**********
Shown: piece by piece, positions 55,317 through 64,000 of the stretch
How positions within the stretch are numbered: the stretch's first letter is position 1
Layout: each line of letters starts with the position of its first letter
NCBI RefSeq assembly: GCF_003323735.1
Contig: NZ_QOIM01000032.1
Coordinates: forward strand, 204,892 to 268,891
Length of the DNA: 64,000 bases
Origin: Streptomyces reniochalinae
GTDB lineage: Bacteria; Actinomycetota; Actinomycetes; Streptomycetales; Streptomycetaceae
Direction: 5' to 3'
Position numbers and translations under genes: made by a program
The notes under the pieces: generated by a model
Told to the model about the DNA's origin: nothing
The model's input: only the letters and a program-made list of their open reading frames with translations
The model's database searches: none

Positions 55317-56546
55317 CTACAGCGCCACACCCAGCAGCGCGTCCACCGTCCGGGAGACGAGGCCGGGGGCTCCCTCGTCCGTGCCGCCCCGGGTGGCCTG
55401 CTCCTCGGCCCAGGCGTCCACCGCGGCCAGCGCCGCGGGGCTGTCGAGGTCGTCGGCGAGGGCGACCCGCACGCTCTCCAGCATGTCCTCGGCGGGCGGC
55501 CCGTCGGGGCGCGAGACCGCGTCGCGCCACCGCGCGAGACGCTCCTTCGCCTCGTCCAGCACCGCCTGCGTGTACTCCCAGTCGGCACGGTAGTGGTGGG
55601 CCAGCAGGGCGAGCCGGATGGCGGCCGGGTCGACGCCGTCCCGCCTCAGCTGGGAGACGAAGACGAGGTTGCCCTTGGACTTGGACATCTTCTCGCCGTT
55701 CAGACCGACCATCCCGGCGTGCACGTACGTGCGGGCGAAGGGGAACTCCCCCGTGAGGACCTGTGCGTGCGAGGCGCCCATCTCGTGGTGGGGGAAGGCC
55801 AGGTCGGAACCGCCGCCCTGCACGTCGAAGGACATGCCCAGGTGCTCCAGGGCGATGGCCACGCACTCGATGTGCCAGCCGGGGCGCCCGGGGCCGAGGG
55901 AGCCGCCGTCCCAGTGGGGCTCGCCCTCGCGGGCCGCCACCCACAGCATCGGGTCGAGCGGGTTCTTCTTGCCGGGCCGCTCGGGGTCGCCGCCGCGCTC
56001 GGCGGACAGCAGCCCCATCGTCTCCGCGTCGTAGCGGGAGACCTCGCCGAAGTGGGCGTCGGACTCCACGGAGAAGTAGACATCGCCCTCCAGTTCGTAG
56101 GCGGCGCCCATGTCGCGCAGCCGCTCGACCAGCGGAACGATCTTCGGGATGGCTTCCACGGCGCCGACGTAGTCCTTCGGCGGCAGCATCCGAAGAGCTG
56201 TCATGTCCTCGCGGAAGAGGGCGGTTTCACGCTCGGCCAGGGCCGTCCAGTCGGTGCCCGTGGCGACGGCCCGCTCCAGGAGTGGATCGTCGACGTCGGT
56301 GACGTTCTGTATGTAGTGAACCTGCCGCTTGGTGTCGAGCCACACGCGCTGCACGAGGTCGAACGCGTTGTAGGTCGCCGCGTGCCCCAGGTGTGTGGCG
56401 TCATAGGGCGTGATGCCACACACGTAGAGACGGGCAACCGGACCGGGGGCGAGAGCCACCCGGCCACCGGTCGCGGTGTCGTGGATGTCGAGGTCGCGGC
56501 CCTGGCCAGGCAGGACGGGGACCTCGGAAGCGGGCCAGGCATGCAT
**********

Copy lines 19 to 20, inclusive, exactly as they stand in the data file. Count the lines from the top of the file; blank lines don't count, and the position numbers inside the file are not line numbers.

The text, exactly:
55501 CCGTCGGGGCGCGAGACCGCGTCGCGCCACCGCGCGAGACGCTCCTTCGCCTCGTCCAGCACCGCCTGCGTGTACTCCCAGTCGGCACGGTAGTGGTGGG
55601 CCAGCAGGGCGAGCCGGATGGCGGCCGGGTCGACGCCGTCCCGCCTCAGCTGGGAGACGAAGACGAGGTTGCCCTTGGACTTGGACATCTTCTCGCCGTT